Stephanie D'heil writes at her website Steffi-line, that the media reported about a relationship between the two young stars, and they even suggested that they were engaged.

But in 1966 Peter Weck met former model Ingrid Muttone in the cafeteria of the Burgtheater. In 1967, she became his wife and they would have two children, Barbara and Philipp Daniel.

Conny Froboess, Peter Weck
Dutch postcard by Int. Filmpers, Amsterdam, no. WPS 168. Photo: Centrafilm. Publicity still for Mariandl (Werner Jacobs, 1961).

Conny Froboess, Peter Weck
Dutch postcard by Uitgeverij Takken, Utrecht, no. AX 4899. Photo: Hafbo Film. Publicity still for Junge Leute brauchen Liebe/Young People Need Love (Géza von Cziffra, 1961).

Conny Froboess, Peter Weck
Dutch postcard by Gebr. Spanjersberg N.V., Rotterdam, no. 1314. Photo: Sascha-Gloria/Ufa.

Pater Familias


One of Peter Weck’s best roles was in The Cardinal (Otto Preminger, 1963) opposite Romy Schneider. He played a Jewish man who became so desperate after the Austrian Anschluss in 1938 that he committed suicide by jumping out of the window.

Later Weck worked in light entertainment films by directors like Franz Antel, Franz Josef Gottlieb, Harald Reinl, and especially Harald Vock.

In 1971 he became very popular as the partner of Fritz Eckhardt in the TV series Wenn der Vater mit dem Sohne/When Fathers and Sons. Another popular series was Ich heirate eine Familie/I Married a Family (1983), which he directed, and in which he also performed the role of the pater familias. The series won the Goldene Kamera award twice, in 1985 and 1986.

From 1983 till 1992 he also worked as the impresario of the Theater an der Wien in Vienna. During this period, the theatre was the location for some important premieres such as the German versions of the musicals Andrew Lloyd Webber's Cats (1983) - which was a huge success, Freudiana (1990) - which he also directed, and Elisabeth (1992). The latter, about the life of Austrian empress Elisabeth (Sissi), was performed in Vienna till 1998, without a break.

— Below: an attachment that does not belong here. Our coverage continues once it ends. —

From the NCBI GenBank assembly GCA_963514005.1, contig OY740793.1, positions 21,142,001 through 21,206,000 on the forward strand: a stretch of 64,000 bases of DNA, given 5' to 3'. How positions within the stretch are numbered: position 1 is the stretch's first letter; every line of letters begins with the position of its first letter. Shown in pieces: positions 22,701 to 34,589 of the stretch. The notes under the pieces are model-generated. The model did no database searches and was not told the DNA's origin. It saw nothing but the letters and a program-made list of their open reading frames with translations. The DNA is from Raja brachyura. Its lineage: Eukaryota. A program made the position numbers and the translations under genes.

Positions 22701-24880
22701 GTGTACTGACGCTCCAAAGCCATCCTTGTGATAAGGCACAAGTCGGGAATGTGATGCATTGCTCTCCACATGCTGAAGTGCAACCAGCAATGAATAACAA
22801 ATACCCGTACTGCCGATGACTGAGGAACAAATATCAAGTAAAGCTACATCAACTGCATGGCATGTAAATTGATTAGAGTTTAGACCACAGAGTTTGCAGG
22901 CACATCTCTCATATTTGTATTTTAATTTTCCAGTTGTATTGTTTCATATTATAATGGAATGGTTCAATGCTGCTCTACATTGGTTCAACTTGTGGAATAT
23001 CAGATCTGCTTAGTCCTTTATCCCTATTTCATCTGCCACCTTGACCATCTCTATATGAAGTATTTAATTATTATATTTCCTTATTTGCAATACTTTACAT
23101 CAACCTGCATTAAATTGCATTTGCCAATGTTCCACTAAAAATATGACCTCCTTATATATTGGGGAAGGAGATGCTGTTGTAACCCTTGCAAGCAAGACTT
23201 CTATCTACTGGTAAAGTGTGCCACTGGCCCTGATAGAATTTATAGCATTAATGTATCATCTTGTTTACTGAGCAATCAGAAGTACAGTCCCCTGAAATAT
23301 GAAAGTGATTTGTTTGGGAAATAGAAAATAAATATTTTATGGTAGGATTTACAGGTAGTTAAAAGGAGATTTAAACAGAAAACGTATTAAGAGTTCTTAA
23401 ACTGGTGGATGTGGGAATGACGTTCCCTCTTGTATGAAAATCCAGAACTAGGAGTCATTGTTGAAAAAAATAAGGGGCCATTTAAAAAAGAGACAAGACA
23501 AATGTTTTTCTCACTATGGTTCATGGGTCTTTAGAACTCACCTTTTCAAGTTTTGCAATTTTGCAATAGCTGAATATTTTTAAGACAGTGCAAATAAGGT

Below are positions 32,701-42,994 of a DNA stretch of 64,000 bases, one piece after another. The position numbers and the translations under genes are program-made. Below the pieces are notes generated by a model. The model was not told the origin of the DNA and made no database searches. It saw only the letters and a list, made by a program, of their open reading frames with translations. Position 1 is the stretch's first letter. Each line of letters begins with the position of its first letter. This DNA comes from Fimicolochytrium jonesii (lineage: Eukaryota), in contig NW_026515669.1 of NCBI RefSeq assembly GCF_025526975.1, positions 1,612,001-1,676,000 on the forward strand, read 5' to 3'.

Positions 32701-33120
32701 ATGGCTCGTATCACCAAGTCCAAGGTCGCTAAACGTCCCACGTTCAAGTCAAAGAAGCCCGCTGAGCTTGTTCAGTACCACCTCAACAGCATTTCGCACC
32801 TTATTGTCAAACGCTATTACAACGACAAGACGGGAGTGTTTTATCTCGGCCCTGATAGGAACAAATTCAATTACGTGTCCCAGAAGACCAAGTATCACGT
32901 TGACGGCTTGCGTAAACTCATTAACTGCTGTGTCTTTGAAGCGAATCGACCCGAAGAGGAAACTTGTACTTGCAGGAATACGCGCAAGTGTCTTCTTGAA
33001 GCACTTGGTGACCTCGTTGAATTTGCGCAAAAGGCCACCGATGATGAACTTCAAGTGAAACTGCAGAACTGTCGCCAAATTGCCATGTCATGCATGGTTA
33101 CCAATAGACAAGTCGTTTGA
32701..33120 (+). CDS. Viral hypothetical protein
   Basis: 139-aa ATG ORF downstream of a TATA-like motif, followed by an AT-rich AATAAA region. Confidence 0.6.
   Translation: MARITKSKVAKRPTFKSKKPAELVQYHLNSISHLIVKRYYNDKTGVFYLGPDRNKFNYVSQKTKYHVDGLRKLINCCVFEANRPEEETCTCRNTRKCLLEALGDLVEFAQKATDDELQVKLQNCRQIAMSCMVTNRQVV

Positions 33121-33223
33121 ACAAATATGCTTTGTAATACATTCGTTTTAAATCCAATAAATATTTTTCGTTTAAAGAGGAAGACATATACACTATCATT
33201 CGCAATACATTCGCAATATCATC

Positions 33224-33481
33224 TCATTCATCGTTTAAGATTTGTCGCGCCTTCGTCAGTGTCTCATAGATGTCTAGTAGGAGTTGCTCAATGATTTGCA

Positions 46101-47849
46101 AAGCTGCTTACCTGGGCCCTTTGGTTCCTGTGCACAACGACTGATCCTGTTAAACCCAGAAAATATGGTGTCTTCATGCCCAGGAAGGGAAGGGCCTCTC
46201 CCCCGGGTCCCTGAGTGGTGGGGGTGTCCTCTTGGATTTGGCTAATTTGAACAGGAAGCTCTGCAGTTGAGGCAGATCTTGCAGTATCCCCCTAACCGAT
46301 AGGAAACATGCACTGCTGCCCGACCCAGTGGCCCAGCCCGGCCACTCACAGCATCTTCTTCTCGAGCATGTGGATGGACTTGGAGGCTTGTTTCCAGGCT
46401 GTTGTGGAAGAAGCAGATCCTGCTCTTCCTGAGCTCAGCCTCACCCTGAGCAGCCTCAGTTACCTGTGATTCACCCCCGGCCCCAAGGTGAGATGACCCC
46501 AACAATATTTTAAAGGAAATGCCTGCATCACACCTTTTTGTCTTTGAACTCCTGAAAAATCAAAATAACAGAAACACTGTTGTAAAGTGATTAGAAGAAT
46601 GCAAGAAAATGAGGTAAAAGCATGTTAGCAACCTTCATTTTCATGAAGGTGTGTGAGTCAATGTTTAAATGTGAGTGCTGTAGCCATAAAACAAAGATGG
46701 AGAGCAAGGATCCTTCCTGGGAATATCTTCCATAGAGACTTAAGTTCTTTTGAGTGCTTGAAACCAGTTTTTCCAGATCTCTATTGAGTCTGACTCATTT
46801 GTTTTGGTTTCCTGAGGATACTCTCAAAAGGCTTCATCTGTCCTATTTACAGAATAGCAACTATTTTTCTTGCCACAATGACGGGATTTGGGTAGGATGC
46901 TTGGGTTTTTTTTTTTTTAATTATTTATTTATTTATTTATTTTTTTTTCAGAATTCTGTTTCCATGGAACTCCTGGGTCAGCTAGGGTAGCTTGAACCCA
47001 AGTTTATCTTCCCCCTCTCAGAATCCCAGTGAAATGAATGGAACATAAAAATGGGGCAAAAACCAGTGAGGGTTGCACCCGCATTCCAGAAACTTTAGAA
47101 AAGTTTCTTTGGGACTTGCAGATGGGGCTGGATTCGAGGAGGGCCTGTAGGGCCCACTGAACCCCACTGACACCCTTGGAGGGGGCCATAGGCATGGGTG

In 1993 Weck received the Ehrenkreuz für Wissenschaft und Kunst, Austria's highest decoration for scientists and artists. Many other awards and honours followed.

His last film appearance was in 1999 in the remarkable WWII love story Aimée & Jaguar (Max Färberböck, 1999). But Peter Weck is still working for TV, both as an actor and a director.

Since 1998, Peter Weck is the grandfather of Timon. In 2010, he published his memoirs War's das?: Erinnerungen (Was that it? Memories). Two years later, in 2012, his wife, Ingrid Weck, passed away.

His most recent screen role was in Erinnern/Recall (Michael Riebl, 2013), an episode of the Austrian crime series Schnell ermittelt/Fast Forward (2009-2013). Peter Weck lives in Vienna.

Peter Weck, Sabine Sinjen
Dutch postcard by SYBA, no. 461. Promotional card for Centrafilm, Den Haag. Publicity still for Die Försterchristel/The Forester's Daughter (Franz Josef Gottlieb, 1962).


Scene from Mariandl (Werner Jacobs, 1961). Source: fritz51263 (YouTube).

Sources: Stephanie D'heil (Steffi-line), Prisma (German), Wikipedia, and IMDb.